When we talk about hospitality and citizenship, even though borders aren’t explicit in the ways nation-states now have borders, there are boundaries each of us draws in their minds. Sometimes you wish to not draw,these out a priori, but to develop them in community. Kate and I talked about the importance of doing this early on in our DigPedLab track – asking folks to highlight their own boundaries in a way, things that trigger them they wish others not to touch upon, and things they’re ignorant of they would like others to be patient with them as they learn. Or something. We’ll figure out a way with our participants… I think it’s important to both allow for a group to set these, but also as individuals.
In a discussion on citizenship, I think, it makes more sense to allow these lines to be drawn by the community rather than to have them drawn top-down, because of course we don’t have laws and such like countries, but also because citizenship in countries need not be defined by abiding laws, but can be a much more critical/resistant role/action.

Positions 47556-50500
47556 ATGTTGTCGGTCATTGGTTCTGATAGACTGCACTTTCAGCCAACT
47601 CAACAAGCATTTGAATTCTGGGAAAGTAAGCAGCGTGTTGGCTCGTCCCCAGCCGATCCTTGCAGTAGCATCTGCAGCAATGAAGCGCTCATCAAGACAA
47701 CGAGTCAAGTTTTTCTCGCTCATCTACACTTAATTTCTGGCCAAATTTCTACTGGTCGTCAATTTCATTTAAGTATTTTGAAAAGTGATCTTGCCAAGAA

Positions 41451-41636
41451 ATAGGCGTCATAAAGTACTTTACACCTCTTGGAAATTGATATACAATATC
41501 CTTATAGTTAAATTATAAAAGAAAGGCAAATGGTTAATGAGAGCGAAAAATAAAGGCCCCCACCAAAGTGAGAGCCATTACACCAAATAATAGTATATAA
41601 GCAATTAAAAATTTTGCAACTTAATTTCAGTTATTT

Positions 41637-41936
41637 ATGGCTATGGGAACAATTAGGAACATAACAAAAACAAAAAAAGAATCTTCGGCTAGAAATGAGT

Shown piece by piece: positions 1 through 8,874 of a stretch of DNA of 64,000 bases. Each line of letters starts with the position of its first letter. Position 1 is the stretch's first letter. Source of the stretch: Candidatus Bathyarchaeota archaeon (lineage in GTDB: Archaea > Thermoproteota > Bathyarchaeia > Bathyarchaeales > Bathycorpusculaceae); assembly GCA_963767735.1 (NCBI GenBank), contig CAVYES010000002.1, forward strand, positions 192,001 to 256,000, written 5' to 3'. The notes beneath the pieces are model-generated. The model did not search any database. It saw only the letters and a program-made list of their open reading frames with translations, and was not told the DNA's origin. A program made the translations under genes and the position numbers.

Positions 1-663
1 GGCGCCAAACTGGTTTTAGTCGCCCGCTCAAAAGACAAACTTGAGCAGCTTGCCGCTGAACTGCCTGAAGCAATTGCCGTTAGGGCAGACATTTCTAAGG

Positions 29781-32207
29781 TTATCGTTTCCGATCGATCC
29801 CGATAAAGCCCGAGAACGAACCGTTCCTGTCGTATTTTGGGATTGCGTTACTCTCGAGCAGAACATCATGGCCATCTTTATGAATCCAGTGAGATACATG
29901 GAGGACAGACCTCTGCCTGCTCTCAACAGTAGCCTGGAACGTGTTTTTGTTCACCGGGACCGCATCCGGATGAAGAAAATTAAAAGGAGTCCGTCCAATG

One of the difficult invisible lines, when anyone invites you to anything, is finding the delicate balance of critiquing politely. Adam Croom recently wrote something (re digciz) about how my writing somehow challenges him without offending him or something. He wrote (about me)
has always been incredibly accepting to varying perspectives and challenges them in ways I don’t feel threatened by
And it made me think of how I worked on my tone a lot, after my first year blogging, to make sure I could critique and be heard at the same time. Because I know as a listener and as a critic, it’s difficult to listen to criticsm, but tone makes a big difference. I’m not as good at finding that tone in f2f meetings with lots of hierarchy where i am critiquing people with more power than me, but online I think I have mostly found it. And maybe f2f for a Western audience.
But I digress.
I meant to say that one of the invisible lines of any invitation, of any hospitality, is that no one’s hospitality is unconditional, unbounded.